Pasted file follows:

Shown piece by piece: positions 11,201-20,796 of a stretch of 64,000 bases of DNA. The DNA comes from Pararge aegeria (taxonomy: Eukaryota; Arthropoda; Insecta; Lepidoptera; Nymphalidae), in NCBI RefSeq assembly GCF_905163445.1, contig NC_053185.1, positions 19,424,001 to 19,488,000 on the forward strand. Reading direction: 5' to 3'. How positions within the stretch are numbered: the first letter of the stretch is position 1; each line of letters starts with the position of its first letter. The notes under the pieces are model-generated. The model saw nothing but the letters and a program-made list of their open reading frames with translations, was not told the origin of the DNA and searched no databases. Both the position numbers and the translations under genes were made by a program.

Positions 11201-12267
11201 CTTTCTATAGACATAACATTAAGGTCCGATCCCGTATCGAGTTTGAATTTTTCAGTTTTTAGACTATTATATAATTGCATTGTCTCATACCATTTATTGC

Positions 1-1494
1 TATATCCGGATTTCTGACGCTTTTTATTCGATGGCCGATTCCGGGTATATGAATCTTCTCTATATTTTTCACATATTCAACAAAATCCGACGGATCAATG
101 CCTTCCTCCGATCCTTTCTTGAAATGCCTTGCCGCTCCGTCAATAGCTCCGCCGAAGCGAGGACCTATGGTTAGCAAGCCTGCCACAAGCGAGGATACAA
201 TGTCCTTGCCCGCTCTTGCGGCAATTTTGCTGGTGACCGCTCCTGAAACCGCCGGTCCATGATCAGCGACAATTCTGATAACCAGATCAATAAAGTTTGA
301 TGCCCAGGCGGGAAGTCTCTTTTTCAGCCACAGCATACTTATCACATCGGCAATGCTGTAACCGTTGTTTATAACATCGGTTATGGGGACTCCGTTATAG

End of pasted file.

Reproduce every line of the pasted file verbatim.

Shown piece by piece: positions 11,201-20,796 of a stretch of 64,000 bases of DNA. The DNA comes from Pararge aegeria (taxonomy: Eukaryota; Arthropoda; Insecta; Lepidoptera; Nymphalidae), in NCBI RefSeq assembly GCF_905163445.1, contig NC_053185.1, positions 19,424,001 to 19,488,000 on the forward strand. Reading direction: 5' to 3'. How positions within the stretch are numbered: the first letter of the stretch is position 1; each line of letters starts with the position of its first letter. The notes under the pieces are model-generated. The model saw nothing but the letters and a program-made list of their open reading frames with translations, was not told the origin of the DNA and searched no databases. Both the position numbers and the translations under genes were made by a program.

Positions 11201-12267
11201 CTTTCTATAGACATAACATTAAGGTCCGATCCCGTATCGAGTTTGAATTTTTCAGTTTTTAGACTATTATATAATTGCATTGTCTCATACCATTTATTGC

Positions 1-1494
1 TATATCCGGATTTCTGACGCTTTTTATTCGATGGCCGATTCCGGGTATATGAATCTTCTCTATATTTTTCACATATTCAACAAAATCCGACGGATCAATG
101 CCTTCCTCCGATCCTTTCTTGAAATGCCTTGCCGCTCCGTCAATAGCTCCGCCGAAGCGAGGACCTATGGTTAGCAAGCCTGCCACAAGCGAGGATACAA
201 TGTCCTTGCCCGCTCTTGCGGCAATTTTGCTGGTGACCGCTCCTGAAACCGCCGGTCCATGATCAGCGACAATTCTGATAACCAGATCAATAAAGTTTGA
301 TGCCCAGGCGGGAAGTCTCTTTTTCAGCCACAGCATACTTATCACATCGGCAATGCTGTAACCGTTGTTTATAACATCGGTTATGGGGACTCCGTTATAG